48. E. Watson and F. Yao, Anal. Biochem. 210, 389–393 (1993).
  49. M. Nakano, D. Higo, E. Arai, T. Nakagawa, K. Kakehi, N. Taniguchi, and A. Kondo, Glycobiology19, 135–143 (2008).
  50. J. Giorgetti, V. D’atri, J. Canonge, A. Lechner, D. Guillarme, O. Colas, E. Wagner-Rousset, A. Beck, E. Leize-Wagner, and Y.N. François, Talanta 178, 530–537 (2018).
  51. D. Reusch, M. Haberger, B. Maier, M. Maier, R. Kloseck, B. Zimmermann, M. Hook, Z. Szabo, S. Tep, J. Wegstein, and N. Alt, MAbs7, 167–179 (2015).
  52. R. Haselberg, G.J. de Jong, and G.W. Somsen, J. Chromatogr. A1159, 81–109 (2007).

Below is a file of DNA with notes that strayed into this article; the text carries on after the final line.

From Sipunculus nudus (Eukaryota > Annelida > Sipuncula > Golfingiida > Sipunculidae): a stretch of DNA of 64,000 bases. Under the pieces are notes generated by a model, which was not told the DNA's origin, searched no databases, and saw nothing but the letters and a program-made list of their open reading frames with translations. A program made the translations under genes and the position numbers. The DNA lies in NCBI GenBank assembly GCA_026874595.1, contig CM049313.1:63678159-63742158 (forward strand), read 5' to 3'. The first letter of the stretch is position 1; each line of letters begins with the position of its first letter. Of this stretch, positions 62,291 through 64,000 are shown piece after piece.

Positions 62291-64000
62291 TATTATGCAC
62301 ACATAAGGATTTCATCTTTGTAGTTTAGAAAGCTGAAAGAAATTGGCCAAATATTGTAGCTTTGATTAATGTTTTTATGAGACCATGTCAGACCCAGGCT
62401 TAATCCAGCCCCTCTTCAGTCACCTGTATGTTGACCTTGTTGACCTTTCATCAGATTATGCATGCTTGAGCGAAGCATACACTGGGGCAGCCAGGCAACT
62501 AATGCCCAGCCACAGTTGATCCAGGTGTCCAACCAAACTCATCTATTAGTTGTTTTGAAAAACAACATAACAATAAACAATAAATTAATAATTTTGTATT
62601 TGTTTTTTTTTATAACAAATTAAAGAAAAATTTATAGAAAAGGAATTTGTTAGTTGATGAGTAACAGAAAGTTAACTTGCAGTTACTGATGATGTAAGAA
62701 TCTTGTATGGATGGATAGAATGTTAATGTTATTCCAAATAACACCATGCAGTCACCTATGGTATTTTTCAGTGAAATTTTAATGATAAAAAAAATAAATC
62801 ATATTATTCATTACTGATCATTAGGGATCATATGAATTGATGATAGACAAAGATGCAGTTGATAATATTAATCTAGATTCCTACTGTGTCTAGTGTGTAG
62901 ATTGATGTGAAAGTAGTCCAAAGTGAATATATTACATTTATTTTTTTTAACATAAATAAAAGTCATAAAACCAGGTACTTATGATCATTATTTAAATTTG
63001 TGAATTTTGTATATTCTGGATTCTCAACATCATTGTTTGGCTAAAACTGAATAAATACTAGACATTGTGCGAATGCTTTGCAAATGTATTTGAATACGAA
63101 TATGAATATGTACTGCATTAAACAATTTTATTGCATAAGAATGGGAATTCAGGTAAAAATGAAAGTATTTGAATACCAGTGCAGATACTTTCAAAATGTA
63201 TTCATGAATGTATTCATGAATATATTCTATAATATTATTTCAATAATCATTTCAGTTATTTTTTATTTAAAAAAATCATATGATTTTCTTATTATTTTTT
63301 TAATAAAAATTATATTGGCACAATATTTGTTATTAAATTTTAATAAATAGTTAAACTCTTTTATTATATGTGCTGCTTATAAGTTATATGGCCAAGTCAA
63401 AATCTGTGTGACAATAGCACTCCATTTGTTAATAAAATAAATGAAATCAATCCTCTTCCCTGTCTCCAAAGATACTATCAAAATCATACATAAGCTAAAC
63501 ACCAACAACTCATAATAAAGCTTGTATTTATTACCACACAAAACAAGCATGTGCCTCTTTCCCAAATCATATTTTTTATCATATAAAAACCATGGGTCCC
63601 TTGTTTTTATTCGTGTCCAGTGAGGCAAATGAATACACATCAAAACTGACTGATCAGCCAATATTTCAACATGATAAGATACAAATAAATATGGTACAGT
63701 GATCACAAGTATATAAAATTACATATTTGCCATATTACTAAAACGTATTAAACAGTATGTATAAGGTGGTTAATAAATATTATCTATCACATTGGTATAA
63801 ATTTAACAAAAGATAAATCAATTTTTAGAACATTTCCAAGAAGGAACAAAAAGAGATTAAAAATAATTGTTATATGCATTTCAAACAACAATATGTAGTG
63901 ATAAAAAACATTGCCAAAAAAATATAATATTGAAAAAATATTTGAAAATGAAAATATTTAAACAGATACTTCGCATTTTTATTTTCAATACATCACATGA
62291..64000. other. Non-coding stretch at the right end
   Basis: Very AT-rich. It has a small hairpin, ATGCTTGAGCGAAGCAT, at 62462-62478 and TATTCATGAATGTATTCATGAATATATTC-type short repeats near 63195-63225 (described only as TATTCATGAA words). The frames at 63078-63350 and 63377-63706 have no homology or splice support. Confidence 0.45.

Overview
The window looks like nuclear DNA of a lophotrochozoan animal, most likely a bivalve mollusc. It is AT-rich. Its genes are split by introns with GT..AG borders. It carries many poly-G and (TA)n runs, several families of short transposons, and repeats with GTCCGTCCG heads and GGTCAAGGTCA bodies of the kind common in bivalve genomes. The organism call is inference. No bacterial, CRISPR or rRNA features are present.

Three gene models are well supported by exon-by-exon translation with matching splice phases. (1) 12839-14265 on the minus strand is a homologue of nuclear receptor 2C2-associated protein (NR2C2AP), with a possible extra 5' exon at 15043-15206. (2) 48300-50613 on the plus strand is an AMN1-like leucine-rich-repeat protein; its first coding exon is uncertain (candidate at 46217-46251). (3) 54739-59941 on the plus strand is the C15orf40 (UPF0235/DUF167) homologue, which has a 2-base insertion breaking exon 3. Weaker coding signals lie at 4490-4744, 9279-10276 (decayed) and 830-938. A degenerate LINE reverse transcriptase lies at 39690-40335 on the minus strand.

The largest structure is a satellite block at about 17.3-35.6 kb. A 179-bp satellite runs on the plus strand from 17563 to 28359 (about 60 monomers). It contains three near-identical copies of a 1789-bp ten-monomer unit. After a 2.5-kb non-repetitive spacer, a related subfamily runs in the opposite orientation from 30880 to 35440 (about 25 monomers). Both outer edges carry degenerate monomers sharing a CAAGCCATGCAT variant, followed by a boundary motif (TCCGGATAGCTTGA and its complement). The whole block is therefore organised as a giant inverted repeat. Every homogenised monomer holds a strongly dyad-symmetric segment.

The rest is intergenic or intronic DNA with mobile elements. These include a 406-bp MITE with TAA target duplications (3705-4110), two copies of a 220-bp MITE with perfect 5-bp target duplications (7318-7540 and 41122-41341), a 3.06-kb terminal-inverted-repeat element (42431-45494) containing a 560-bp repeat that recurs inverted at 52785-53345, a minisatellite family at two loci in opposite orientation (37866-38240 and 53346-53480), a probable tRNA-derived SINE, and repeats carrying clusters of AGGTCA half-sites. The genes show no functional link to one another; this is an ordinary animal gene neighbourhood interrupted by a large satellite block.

53. H. Stutz, Electrophoresis 30, 2032–2061 (2009).
  54. R. Haselberg, V. Brinks, A. Hawe, G.J. De Jong, and G.W. Somsen, Anal. Bioanal. Chem.400, 295–303 (2011).
  55. J.R. Catai, H.A. Tervahauta, G.J. de Jong, and G.W. Somsen, J. Chromatogr. A1083, 185–192 (2005).
  56. R. Haselberg, G.J. De Jong, and G.W. Somsen, Anal. Chim. Acta678, 128–134 (2010).


Anurag S. Rathore is a professor in the Department of Chemical Engineering at the Indian Institute of Technology in Delhi, India.



Ira S. Krull is a Professor Emeritus with the Department of Chemistry and Chemical Biology at Northeastern University in Boston, Massachusetts, and a member of LCGC’s editorial advisory board.



Niharika Budholiya is a Senior Research Fellow in the Department of Chemical Engineering at IIT Delhi, India.


download issueDownload Issue : LCGC North America-01-01-2020